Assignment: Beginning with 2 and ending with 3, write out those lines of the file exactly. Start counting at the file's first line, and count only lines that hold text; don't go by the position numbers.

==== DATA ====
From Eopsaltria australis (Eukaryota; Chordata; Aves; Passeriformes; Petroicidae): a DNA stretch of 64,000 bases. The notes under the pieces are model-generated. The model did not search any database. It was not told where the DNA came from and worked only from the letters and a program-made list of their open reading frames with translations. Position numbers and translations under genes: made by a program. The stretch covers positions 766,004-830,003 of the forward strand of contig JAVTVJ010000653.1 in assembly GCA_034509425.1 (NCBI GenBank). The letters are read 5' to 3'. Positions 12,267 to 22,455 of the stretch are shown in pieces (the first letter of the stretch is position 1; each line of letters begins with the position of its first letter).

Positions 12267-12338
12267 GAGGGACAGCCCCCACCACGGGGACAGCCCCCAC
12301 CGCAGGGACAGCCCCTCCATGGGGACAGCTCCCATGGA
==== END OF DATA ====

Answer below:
Positions 12267-12338
12267 GAGGGACAGCCCCCACCACGGGGACAGCCCCCAC